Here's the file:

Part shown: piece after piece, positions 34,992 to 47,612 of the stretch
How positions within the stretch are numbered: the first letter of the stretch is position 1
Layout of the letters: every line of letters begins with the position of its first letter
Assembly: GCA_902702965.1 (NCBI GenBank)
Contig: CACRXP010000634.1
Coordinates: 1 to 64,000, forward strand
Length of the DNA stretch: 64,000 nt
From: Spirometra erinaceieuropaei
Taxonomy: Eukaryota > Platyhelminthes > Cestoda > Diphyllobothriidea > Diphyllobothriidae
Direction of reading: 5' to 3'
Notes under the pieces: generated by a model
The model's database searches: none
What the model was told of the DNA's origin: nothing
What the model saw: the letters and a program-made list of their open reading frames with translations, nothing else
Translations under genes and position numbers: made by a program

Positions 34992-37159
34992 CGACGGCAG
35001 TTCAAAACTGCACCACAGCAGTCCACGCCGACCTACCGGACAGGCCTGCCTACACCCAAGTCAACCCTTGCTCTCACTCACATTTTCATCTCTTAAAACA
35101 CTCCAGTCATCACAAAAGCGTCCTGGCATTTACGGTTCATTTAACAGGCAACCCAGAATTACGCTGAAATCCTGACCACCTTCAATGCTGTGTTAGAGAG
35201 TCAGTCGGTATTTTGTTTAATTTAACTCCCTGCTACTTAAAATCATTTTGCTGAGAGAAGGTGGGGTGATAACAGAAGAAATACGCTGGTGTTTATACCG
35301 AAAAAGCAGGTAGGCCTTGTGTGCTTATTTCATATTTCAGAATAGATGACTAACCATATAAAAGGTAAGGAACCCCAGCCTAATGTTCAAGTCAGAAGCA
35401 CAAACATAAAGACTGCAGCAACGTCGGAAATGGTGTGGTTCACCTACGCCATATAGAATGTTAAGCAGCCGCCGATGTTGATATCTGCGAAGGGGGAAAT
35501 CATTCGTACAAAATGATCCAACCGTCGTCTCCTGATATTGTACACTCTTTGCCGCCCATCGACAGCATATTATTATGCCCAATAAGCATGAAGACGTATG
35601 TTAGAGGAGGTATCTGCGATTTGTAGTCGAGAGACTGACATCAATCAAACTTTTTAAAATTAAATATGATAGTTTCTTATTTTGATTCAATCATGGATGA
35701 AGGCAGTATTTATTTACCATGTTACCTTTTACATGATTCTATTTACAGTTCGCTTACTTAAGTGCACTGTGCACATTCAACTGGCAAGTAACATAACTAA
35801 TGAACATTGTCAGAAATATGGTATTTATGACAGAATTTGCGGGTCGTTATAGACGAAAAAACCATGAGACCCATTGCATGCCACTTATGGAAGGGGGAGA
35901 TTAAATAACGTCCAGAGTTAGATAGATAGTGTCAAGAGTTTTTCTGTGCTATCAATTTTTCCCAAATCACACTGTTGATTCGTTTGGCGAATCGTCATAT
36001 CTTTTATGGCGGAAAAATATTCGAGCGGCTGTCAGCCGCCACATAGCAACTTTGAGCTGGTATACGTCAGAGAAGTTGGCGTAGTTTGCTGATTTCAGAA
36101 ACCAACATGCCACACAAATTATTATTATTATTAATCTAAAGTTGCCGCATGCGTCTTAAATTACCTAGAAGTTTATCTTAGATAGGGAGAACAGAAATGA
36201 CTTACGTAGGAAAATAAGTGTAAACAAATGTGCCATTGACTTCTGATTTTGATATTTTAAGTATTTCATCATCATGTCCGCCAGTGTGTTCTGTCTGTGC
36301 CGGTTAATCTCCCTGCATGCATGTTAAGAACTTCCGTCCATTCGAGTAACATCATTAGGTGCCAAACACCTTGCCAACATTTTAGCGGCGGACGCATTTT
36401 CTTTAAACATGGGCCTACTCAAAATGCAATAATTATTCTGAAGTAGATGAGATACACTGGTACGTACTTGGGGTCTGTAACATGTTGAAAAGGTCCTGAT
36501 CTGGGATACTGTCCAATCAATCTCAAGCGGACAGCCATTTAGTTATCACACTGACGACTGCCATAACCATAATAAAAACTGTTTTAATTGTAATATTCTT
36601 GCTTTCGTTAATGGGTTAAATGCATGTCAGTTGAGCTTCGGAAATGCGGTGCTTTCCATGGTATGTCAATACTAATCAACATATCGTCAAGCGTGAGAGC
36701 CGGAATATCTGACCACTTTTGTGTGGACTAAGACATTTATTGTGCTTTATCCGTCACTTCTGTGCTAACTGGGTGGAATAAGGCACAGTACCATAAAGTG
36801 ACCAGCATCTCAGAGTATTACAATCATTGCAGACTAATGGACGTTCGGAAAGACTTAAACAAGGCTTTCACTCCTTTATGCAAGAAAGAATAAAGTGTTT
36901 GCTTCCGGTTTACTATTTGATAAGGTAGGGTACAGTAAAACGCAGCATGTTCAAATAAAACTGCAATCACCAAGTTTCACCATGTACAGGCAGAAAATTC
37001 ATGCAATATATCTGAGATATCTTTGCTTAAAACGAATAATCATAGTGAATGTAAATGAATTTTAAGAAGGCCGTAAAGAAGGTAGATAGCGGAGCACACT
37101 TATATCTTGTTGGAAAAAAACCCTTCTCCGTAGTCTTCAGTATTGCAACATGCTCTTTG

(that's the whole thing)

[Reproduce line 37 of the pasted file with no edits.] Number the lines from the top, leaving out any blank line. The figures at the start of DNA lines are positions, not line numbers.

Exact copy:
36901 GCTTCCGGTTTACTATTTGATAAGGTAGGGTACAGTAAAACGCAGCATGTTCAAATAAAACTGCAATCACCAAGTTTCACCATGTACAGGCAGAAAATTC